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Personal Reflections

November 05, 2007

I wanted to draw your attention to a couple of conferences that, though they do not take place until 2008, are coming up rather quickly now.

Nashville Conference on the Church & Theology (February 8-10)

The Nashville Conference on the Church & Theology is hosted by Community Bible Church. This is how they introduce this conference: “After fifty years of ‘church growth’ methodology, the Church’s landscape is littered with countless relics of the latest and greatest models for ministry. But above all our attempts at “relevance” stands the cross of Jesus Christ. The cross is our only message and our greatest relevance. We preach Christ crucified.

The Nashville Conference on the Church and Theology is an opportunity to rediscover the power of the Cross. NCCT 08 is a call to reformation. It is for preacher, leader and layman alike all wrestling with the same questions. Can the church reach out without selling out? Can it address the culture without abandoning its core message?”

The speakers will be Steven Lawson, D.A. Carson, and me. I will be speaking once, Dr. Lawson twice and Dr. Carson three times (with Dr. Carson also preaching at the church Sunday morning). The topic I’ll be speaking on is “Loving God with Your Mind: The Place of Discernment and Critical Thinking in Worship.” Other topics include “From Foolishness to Irrelevance: The Diminishing Message of the Cross,” “The Gospel and Postmodern Minds: How Do We Reach Out to a Changing Culture Without Selling Out?,” and “Bring the Book: Why Preaching the Truth is the Greatest Need in Every Age.”

Though I tried to work my way out of it, the conference organizers determined I should be part of this one, and so I’ll attempt to keep people amused between talks from the real speakers. If you are in the Nashville area, you might like to make some room on your schedule for this one. You can find more information about it here: Nashville Conference on the Church & Theology.

2008 Band of Bloggers :: The Gospel Trust (April 15)

Only a few weeks before the inaugural Together for the Gospel conference Timmy Brister had the idea of inviting bloggers to gather together immediately before the beginning of the main conference. Over seventy of us did so in what was probably the largest gathering of evangelical bloggers to that point. With the 2008 Together for the Gospel Conference fast approaching, Timmy has once again set about organizing the Band of Bloggers. The theme this year is “The Gospel Trust” and the conference will feature a panel comprised of Justin Taylor, Thabiti Anyabwile, Mark Lauterbach and me. This event will take place at noon the day that Together for the Gospel kicks off and will happen in or near the same venue.

If you are a blogger or even someone who just enjoys reading blogs, why not get to Louisville just a half a day earlier and take in this event? You can find more information here: Band of Bloggers.

November 04, 2007

I wanted to begin today by sharing a few words of wisdom from my daughter who just turned five: “In heaven you can’t die, so you can eat popcorn and hot dogs at the same time and not have to worry about choking.” I just thought you’d all like to have one more thing to look forward to in eternity. Of course one could well ask, “If there are hot dogs in heaven, could it really be heaven?”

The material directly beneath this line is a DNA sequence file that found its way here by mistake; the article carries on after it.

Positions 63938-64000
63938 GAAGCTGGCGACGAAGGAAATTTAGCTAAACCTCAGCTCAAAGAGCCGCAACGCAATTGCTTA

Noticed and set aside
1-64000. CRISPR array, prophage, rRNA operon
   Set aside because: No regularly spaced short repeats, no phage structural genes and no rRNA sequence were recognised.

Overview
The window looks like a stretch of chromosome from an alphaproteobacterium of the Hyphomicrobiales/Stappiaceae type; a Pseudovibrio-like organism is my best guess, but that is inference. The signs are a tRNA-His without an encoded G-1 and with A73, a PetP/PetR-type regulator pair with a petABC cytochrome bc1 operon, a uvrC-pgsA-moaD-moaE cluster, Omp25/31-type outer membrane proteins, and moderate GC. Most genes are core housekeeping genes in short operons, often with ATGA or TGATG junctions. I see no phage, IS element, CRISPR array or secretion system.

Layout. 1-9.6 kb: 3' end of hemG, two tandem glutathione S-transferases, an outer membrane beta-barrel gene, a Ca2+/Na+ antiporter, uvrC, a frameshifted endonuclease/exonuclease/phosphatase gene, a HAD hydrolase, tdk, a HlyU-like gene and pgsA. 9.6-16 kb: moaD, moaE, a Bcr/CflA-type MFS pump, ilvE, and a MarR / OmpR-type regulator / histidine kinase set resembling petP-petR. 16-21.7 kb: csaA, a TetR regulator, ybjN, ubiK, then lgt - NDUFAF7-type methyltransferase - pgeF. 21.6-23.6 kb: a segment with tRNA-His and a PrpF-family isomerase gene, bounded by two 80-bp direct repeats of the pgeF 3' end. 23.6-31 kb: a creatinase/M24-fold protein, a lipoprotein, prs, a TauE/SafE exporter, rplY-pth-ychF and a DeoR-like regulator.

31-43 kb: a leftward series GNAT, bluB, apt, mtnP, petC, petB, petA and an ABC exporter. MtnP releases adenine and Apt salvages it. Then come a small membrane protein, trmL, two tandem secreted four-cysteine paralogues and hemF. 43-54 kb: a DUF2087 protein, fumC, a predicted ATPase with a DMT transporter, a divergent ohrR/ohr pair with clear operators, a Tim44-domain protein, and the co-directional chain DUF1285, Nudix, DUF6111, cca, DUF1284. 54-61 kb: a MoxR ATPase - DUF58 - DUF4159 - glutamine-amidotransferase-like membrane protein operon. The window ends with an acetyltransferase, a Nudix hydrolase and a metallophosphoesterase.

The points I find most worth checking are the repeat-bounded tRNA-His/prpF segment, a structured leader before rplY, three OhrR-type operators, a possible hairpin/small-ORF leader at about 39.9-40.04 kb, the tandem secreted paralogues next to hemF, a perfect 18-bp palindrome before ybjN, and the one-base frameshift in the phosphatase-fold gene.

But I digress.

In church this morning the pastor preached on John 3 and covered the portion of the gospel where Jesus confronts Nicodemus. Just prior to what are undoubtedly the most-quoted verses of the Bible, Jesus tells the Pharisee, “As Moses lifted up the serpent in the wilderness, so must the Son of Man be lifted up, that whoever believes in him may have eternal life.” Jesus refers, of course, to Numbers 21:4-9 where Jesus punished the ungrateful Israelites by sending “fiery serpents” among them. In one of the Old Testament’s clearest shadows of the cross of Christ, God commanded Moses to create a bronze serpent that whoever looked at that serpent would be saved. It would only have been a fool who would feel the onset of sickness and death caused by that snakebite, but still refuse to look to the serpent.

I thought then of the joy and privilege it is to look to the cross of Christ, even in church this morning. I thought of my neighborhood where each Sunday morning our car is, as far as we know, the only one that drives a family to church. We are the only ones who raise our eyes to the cross each Sunday so that we might look to the cross and be saved. I was filled with gratitude to God for His saving gift and was filled with gratitude to experience the privilege of attending a church where the pastor and elders are committed to ensuring that each service our eyes are drawn to the cross. The cross is all they’ve got to offer us—it’s all they want to offer us. It’s a blessing to see new faces in that church as more people experience the joy of gazing at the cross.

From there my thoughts were drawn to places in the world where so many more people head to church each Sunday. I thought of Houston’s infamous Lakewood church, just one example of a place where each weekend tens of thousands of men and women gather, but where those thousands upon thousands are not led to truly gaze upon the cross. Rather, their gaze is drawn to a human—a mere sinful mortal. It can be no other way. After all, if we do not draw men’s gaze to the cross, we draw it only to ourselves. What a tragedy that so many miss the true thing. They may go to church for a lifetime and never truly be encouraged to see the cross as the main thing—as the only thing of real and lasting value. Their eyes may never be lifted up beyond themselves—beyond other human beings.